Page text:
Sony has published a teardown video of the PlayStation 4 just over a week before the company’s next generation console is slated to hit stores in North America. Sony engineering director Yasuhiro Ootori is responsible for dismantling the machine which is held together externally by just four screws.

Visually, there are no screws to be seen on the exterior of the machine. The aforementioned screws are hidden behind seals at the rear of the console to discourage users from taking it apart. Once open, however, we see the fan, heatsink, optical disc drive and the power supply.

That’s right, the power supply has been integrated inside the machine because, as Ootori says, it wouldn’t be very convenient for customers if there was a separate power supply unit. Elsewhere we find a Bluetooth antenna and the 500GB hard drive which needs just one screw removed to take out.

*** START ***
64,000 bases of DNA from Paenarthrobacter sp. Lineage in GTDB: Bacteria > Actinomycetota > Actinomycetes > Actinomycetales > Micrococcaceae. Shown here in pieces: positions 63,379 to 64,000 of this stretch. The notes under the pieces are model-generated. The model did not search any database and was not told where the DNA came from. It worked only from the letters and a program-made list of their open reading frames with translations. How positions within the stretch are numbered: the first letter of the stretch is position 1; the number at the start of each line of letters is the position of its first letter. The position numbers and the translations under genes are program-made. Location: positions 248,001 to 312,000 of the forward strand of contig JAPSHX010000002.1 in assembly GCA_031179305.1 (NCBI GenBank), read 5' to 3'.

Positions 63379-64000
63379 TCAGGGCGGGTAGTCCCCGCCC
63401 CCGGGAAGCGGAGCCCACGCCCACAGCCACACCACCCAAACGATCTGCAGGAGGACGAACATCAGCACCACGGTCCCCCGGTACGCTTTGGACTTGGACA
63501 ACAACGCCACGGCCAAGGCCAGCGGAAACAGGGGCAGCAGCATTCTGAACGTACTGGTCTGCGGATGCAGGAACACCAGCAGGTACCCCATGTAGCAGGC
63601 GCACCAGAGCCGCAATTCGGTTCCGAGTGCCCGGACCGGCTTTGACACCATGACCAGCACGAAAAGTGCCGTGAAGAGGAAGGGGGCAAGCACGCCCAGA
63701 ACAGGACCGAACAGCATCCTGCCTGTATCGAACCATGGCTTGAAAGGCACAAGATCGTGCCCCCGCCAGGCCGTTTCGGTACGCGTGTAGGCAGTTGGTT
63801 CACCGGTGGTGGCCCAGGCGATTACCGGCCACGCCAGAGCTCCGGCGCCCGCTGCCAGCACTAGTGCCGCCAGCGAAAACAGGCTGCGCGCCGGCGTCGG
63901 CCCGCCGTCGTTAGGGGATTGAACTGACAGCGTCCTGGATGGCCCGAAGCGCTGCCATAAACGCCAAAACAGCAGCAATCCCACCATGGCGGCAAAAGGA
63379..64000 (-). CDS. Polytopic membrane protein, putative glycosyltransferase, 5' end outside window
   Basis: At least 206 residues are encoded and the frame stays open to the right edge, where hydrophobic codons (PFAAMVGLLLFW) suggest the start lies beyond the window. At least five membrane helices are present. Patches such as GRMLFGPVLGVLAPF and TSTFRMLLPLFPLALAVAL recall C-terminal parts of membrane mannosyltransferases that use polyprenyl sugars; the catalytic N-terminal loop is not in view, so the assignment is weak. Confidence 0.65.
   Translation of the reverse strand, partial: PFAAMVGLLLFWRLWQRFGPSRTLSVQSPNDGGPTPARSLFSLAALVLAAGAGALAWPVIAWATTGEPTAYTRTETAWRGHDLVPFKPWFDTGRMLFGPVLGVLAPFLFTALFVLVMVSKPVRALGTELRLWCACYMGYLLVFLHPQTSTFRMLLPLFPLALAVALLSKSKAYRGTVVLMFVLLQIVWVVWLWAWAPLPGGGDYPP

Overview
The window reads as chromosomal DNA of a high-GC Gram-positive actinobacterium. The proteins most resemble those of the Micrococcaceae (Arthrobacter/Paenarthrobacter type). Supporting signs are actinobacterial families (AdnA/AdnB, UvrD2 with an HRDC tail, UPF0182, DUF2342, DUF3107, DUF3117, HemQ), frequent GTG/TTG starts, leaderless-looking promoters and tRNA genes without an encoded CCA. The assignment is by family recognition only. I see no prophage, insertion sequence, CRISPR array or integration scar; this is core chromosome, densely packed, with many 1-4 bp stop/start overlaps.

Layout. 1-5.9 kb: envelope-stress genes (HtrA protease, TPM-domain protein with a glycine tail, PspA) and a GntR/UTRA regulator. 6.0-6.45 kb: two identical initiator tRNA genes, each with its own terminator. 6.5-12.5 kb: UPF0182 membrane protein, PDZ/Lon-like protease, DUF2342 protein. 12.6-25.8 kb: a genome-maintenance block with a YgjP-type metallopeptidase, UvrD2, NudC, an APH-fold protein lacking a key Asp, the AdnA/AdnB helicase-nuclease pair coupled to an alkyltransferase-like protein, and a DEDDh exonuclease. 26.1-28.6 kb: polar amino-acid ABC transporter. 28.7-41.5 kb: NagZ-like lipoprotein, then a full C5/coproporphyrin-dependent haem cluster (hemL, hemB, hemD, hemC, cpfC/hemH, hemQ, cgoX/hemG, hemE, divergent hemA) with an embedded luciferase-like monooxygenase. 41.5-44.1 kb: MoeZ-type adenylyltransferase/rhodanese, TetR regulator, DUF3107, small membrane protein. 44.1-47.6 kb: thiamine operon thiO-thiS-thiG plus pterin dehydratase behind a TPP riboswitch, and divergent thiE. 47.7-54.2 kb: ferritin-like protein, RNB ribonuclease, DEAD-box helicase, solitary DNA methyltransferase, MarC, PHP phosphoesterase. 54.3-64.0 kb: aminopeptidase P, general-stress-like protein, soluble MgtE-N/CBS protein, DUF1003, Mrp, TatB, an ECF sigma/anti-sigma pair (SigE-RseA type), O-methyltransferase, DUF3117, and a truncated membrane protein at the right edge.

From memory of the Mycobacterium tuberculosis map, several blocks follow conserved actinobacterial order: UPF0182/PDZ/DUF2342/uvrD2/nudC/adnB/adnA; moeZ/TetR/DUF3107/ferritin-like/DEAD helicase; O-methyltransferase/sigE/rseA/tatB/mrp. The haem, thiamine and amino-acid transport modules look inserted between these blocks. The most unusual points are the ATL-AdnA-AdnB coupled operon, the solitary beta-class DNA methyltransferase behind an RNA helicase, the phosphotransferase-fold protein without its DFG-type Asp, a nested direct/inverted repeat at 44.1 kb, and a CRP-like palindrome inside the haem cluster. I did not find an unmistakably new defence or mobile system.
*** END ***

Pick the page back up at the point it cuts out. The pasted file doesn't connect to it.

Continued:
The stock drive is a 5400 RPM SATA II drive which Ootori notes can be exchanged for any commercially available drive. A quick check of the PlayStation 4 FAQ confirms this, noting you’ll need a drive that is no thicker than 9.5mm and is larger than 160GB. What the FAQ doesn’t outline specifically is whether the SATA controller SATA II or SATA III. A solid state drive swap would give a slight performance boost when limited by a SATA II controller but with a SATA III controller, things could really fly.

Digging deeper, we are shown the motherboard with embedded CPU / GPU, GDDR5 memory, secondary processor, Wi-Fi antenna and various connectors.

"When you put all of these together, you have the PlayStation 4," Ootori concludes.